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jump to last post 1-4 of 4 discussions (6 posts)

Is Silence Evidence of Guilt?

  1. Eric Sanders Esq profile image60
    Eric Sanders Esqposted 4 years ago

    Is Silence Evidence of Guilt?

    The most commonly repeated phrase in police drama television shows or movies from police officers prior to or after affecting an arrest is “you have the right to remain silent. These statements are part of the “Miranda Rights or Warnings” which derives from the Fifth Amendment of the United States Constitution that protects an individual against self-incrimination which reads: “nor shall be compelled in any criminal case to be a witness against himself, nor be deprived of life, liberty, or property, without due process of law”  Recently, in Salinas v. Texas, the Court determined the contrary.

  2. profile image0
    sheilamyersposted 4 years ago

    In my opinion, it isn't. I've never been arrested or questioned by the police, but I think there would be times I'd keep my mouth shut. If I thought that anything I say might get twisted and taken as either a lie or sound as if I'm admitting to something I didn't do, I'd definitely wait until I had a lawyer present.

    1. dashingscorpio profile image87
      dashingscorpioposted 4 years agoin reply to this

      I agree.

  3. dashingscorpio profile image87
    dashingscorpioposted 4 years ago

    No, silence is oftentimes better than sticking one's foot into their mouth. Most common people have no idea of how the legal system works. If one says anything that can be misinterpreted and then later they try to clarify what they said they're likely to find themselves on a slippery slope.
    Innocent people have been known to confess to crimes they did NOT commit just to have an interrogation end. Answering one question can lead to 4 hours or more of additional questioning.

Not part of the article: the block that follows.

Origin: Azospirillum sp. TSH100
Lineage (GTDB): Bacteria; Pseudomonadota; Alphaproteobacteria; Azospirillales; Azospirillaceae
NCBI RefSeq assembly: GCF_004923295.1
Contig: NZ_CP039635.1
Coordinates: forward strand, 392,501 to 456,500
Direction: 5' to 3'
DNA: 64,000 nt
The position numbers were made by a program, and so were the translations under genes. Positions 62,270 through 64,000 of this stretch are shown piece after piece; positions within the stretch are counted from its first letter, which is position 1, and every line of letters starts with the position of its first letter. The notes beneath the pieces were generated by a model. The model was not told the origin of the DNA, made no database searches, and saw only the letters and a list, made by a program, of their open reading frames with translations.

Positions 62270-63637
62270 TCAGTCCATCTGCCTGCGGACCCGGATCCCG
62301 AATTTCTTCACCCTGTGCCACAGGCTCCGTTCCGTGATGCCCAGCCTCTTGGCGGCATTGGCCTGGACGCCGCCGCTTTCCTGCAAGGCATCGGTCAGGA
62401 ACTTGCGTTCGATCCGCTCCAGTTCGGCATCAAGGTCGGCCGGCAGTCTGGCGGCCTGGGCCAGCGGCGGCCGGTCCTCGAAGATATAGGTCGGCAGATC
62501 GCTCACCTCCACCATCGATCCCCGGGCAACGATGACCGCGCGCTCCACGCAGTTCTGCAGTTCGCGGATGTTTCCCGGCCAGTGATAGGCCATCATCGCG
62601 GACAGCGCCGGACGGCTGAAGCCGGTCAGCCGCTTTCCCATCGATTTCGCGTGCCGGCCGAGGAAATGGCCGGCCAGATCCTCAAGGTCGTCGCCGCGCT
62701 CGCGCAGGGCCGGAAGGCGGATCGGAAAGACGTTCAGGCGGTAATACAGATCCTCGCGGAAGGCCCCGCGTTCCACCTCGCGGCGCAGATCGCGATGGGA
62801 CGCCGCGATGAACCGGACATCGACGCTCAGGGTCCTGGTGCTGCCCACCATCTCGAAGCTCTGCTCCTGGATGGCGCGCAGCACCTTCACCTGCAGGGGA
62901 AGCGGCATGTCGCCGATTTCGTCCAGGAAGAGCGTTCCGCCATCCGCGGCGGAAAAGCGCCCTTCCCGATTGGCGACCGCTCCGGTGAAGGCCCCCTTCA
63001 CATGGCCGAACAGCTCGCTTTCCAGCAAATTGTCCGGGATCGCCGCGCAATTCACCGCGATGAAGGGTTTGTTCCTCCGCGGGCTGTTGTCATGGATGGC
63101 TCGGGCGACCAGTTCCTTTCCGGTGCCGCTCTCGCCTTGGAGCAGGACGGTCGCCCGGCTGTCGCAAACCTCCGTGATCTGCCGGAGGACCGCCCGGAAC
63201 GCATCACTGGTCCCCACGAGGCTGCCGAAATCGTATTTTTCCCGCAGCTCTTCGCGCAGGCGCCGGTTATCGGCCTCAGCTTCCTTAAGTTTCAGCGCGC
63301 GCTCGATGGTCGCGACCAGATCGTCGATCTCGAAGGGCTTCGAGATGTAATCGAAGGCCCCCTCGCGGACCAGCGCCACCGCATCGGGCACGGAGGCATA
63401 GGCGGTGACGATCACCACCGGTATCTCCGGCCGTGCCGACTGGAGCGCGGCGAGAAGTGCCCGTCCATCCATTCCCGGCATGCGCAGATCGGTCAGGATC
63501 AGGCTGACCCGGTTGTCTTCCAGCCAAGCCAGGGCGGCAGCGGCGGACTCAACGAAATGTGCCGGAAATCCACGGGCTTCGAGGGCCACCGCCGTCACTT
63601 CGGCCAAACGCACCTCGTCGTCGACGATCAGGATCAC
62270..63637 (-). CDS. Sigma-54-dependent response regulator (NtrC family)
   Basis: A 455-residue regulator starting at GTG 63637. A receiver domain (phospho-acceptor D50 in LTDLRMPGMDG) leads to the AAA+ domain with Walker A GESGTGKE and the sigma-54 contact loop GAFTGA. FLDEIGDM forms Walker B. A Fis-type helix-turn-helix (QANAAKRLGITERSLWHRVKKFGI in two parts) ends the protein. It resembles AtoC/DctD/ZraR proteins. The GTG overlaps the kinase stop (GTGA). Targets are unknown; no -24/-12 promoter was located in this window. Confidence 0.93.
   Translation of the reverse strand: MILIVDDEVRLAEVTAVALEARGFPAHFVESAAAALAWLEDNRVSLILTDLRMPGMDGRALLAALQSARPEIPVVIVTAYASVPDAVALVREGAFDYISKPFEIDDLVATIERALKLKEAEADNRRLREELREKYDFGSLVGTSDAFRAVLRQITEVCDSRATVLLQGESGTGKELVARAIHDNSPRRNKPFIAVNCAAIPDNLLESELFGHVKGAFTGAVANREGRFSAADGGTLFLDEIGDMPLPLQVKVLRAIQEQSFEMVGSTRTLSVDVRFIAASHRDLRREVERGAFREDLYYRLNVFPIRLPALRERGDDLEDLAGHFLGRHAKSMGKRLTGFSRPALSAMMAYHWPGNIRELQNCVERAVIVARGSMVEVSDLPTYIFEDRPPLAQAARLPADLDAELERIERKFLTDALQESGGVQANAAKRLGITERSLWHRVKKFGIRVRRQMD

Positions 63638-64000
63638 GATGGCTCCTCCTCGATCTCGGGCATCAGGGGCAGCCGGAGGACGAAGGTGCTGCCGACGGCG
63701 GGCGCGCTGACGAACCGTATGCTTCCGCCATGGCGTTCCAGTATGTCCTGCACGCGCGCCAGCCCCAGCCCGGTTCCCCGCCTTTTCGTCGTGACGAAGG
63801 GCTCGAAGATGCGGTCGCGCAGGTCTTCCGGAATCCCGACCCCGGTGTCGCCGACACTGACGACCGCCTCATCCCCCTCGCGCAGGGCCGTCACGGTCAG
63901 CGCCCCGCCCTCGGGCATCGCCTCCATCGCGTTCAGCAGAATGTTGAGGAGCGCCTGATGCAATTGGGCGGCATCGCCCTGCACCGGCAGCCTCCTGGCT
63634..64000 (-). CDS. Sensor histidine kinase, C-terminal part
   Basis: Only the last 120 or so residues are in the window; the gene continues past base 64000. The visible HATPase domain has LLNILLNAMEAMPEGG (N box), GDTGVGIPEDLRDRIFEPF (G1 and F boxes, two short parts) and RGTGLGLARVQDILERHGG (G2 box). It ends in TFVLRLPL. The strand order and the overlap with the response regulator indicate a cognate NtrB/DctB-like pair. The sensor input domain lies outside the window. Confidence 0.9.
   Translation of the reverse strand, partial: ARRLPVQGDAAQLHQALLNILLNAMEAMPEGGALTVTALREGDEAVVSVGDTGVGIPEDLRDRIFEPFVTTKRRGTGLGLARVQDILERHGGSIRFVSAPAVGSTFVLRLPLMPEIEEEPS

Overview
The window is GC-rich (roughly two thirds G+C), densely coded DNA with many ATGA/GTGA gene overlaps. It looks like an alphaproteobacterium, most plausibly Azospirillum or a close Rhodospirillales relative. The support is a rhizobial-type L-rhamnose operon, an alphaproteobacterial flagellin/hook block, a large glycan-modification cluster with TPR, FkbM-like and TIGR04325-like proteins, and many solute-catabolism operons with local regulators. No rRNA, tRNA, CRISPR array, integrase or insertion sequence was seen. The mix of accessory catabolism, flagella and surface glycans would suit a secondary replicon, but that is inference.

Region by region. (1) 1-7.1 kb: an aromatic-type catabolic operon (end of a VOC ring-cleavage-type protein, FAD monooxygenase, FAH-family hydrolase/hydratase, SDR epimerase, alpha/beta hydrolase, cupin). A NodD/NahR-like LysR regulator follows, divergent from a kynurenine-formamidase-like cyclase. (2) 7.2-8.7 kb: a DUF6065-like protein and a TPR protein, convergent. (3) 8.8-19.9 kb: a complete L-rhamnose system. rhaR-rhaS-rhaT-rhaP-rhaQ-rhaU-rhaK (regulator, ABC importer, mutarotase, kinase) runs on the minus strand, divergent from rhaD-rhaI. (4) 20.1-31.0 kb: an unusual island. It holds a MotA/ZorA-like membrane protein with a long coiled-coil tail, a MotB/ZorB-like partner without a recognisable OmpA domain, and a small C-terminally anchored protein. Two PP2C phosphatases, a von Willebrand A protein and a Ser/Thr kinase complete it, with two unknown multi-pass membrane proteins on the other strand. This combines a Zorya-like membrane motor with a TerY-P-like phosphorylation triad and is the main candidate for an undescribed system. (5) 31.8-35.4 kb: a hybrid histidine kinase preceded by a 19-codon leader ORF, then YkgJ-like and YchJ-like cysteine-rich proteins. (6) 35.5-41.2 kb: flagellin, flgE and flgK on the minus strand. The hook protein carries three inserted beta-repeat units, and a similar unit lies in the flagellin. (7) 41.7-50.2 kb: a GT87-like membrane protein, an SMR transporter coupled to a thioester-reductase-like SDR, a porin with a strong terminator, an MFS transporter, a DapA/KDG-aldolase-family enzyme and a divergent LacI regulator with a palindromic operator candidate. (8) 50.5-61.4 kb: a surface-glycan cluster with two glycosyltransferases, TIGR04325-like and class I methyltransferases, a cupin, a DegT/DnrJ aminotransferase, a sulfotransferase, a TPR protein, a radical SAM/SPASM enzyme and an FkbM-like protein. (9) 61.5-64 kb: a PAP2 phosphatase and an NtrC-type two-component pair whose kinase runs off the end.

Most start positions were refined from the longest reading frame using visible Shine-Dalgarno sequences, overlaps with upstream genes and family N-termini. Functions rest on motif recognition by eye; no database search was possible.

Having an attorney go over one's statement is equivalent to having a consultation with your doctor prior to electing to have surgery. Getting professional advice is always a good idea when something major is on the line.

    1. junkseller profile image85
      junksellerposted 4 years agoin reply to this

      In this case the person's silence was used against them to convict them of murder.

  4. junkseller profile image85
    junksellerposted 4 years ago

    In a technical legal sense they may be correct, but, to me, it certainly violates the spirit of the Fifth Amendment and the protections against self-incrimination.

    The whole notion of silence meaning guilt I have always thought to be stupid. Silence can be for many reasons: respect for the process or simple privacy, for example. The reason for the silence isn't known. That's the point.

    Unfortunately, the moral of the story in this case would seem to be to not talk to cops. Ever. None of us are served well by that.

    The new Miranda rights: "You have the right to remain silent (but only if you don't remain silent and specifically say so (and your silence or non-silence may be used against you so it doesn't really matter anyway))..."

 
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